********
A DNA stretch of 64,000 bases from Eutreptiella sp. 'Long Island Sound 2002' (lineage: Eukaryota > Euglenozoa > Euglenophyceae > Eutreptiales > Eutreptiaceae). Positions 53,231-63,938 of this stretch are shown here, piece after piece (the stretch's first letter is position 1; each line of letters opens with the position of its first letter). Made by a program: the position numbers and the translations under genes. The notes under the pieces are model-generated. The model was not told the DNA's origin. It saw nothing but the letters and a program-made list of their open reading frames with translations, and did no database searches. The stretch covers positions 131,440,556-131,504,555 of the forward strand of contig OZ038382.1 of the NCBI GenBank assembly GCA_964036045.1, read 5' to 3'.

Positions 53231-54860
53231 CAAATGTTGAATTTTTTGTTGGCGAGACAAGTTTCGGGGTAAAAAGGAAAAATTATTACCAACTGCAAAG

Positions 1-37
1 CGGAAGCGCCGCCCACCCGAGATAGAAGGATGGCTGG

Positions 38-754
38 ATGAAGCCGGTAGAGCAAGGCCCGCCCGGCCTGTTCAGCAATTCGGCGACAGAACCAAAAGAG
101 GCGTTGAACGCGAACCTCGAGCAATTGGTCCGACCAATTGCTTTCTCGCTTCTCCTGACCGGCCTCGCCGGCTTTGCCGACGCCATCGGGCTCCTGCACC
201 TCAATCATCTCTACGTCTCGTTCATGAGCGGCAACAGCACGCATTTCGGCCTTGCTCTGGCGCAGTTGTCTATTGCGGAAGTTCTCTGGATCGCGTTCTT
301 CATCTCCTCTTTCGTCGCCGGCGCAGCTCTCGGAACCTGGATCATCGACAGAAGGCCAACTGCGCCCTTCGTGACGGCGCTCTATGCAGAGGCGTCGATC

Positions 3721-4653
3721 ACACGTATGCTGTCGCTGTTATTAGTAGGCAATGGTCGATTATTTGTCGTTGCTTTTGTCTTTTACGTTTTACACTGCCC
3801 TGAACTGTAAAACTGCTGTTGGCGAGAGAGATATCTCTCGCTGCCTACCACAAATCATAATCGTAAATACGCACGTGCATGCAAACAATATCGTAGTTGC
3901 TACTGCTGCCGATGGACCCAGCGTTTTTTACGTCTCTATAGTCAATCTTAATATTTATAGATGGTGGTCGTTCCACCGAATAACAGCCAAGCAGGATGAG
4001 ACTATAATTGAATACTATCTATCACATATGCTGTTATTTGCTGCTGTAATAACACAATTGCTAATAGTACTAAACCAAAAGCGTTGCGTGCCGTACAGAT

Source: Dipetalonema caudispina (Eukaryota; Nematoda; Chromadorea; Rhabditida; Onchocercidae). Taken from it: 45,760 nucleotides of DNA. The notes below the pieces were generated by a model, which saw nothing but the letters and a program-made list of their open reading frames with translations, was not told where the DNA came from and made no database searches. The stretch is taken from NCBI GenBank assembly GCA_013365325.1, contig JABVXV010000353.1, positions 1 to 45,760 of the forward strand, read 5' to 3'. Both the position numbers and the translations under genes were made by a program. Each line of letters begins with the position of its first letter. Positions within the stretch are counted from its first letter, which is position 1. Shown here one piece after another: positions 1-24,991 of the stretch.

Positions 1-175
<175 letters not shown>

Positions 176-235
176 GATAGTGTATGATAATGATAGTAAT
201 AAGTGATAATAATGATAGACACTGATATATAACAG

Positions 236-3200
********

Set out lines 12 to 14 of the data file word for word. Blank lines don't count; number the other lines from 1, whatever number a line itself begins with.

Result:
3721 ACACGTATGCTGTCGCTGTTATTAGTAGGCAATGGTCGATTATTTGTCGTTGCTTTTGTCTTTTACGTTTTACACTGCCC
3801 TGAACTGTAAAACTGCTGTTGGCGAGAGAGATATCTCTCGCTGCCTACCACAAATCATAATCGTAAATACGCACGTGCATGCAAACAATATCGTAGTTGC
3901 TACTGCTGCCGATGGACCCAGCGTTTTTTACGTCTCTATAGTCAATCTTAATATTTATAGATGGTGGTCGTTCCACCGAATAACAGCCAAGCAGGATGAG